“If you were to realize that upon [final] inspection, that’s a tremendous mistake because then you’re dealing with the structural integrity of the building,” says Roberts. “Things like that are very useful and being deployed today.”
Worker Health and Safety
Deployment of the 5G mobile network promises to make advances in wearable technologies even more effective on construction jobsites, enabling Internet of Things (IoT) sensors to deliver large amounts of data seamlessly. This opens up opportunities both during and post-pandemic .
““We thought of them as important in different aspects before, but they are even more magnified in this [COVID] world,” says Roberts.
Take the Spot-r technology from Triax, for example. “Spot-r is a wearable that tracks movement of people on jobsites. It can tell whether you have had a fall… It can tell you that you’re in the path of a bulldozer,” Roberts states. “Under that context, that technology was being deployed to know where people are for health and safety reasons... Today, it’s all about social distancing, so we have this sort of different lens. [The device] says, ‘Okay, you guys are congregating too close together; you need to move apart.'"
Advanced Construction Robotics
Another example is the SmartCap from SmartCap Technologies, which can indicate worker fatigue, dehydration and even body temperature. “In this [COVID] environment, any of these health and well-being technologies I think really will help [workers] feel more secure, but also have real benefits,” says Roberts. “You can improve the productivity of the worker if they know you’re taking care of them and they’re healthy and prepared.”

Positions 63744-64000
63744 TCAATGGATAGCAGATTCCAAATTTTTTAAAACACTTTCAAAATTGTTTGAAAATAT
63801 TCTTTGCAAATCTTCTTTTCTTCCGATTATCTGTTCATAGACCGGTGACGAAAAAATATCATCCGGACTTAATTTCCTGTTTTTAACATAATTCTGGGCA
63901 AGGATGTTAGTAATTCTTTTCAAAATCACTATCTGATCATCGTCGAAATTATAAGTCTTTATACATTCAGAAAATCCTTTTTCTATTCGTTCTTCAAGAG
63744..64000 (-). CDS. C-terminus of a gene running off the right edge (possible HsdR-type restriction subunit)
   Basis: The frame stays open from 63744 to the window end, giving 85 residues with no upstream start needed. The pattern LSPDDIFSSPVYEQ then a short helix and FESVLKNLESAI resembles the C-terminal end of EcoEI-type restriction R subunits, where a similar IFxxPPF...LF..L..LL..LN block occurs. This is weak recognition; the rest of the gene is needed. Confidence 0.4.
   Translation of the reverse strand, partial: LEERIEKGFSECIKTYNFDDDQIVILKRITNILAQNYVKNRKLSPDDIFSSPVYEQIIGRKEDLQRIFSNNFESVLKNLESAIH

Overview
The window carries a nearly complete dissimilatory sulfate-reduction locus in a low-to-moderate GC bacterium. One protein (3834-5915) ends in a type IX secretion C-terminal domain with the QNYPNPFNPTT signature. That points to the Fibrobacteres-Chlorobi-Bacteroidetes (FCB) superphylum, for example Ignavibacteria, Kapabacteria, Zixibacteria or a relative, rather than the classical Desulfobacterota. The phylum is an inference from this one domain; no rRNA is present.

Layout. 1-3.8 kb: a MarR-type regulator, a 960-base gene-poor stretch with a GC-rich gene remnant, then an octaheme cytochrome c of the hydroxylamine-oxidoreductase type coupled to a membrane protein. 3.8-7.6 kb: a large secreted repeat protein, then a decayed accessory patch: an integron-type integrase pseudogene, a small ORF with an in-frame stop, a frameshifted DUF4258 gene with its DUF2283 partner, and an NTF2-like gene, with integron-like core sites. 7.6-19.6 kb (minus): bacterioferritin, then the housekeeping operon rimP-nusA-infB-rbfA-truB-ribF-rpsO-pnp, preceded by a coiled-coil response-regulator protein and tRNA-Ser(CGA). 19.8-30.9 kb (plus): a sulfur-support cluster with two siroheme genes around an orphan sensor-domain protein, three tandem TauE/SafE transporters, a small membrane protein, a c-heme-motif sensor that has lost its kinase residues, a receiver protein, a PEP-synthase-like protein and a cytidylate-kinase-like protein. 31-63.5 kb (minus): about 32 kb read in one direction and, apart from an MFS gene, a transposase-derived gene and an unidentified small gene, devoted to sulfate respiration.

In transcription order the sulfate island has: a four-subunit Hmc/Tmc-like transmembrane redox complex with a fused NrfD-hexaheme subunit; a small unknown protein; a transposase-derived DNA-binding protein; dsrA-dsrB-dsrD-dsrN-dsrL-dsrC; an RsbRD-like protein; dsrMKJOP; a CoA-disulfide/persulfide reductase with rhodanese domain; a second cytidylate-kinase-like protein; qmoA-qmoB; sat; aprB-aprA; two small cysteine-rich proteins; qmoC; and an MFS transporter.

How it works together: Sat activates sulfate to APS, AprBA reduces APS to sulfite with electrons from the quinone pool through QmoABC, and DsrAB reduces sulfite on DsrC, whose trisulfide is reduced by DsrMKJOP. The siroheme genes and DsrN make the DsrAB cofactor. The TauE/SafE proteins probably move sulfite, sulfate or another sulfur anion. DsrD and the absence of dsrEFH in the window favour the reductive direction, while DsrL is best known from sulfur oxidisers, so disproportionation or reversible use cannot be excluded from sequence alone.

Roberts cites other health and safety-related advances like exoskeletons and back braces that deliver more structure and support to enable workers to safely lift more weight, and robotics technology such as the TyBot autonomous rebar tying robot from Advanced Construction Robotics.
“[It’s] hard to imagine that we’re close to a situation where there won’t be people at jobsites and there will be a bunch of robots putting up buildings,” says Roberts. “But you can see how there are repetitive stress-type activities like tying rebar where it does seem to make a lot of sense to use technology like that — and the technology works.”
Don't Wait to Seize the Opportunity
The construction industry has a unique opportunity to seize upon the current focus on health and safety and drive incremental changes that can help operations adapt to a post-pandemic environment. “The crucible of change that drives the need to change behavior is here,” says Roberts. “My encouragement is to ride that wave and turn it into one that can benefit your employees and the business.”
But you need to move quickly. “My fear is we’re missing a window,” Roberts cautions.
Throughout the pandemic, construction was affected materially, but not to the degree of many other industries due to its “essential” designation. Activity continued at varying levels across the U.S., and the construction recovery following reopening proved quicker than most.
“That’s in large part because contractors live off their construction backlog for a period of a year, 18 months or longer on some larger jobs,” says Roberts. “The worry in this sector is nine months from now.
“We are entering this moment within nine months to a year where we’ll be surviving as opposed to thriving,” he predicts, should construction backlogs dry up. “I’m concerned that the window might be closing and it’s going to be two or three years from now before we pick up this drive for [incremental change] again.
“That is the basis for the mandate for change now,” says Roberts. “That’s the basic premise for why [taking steps] now is so important.”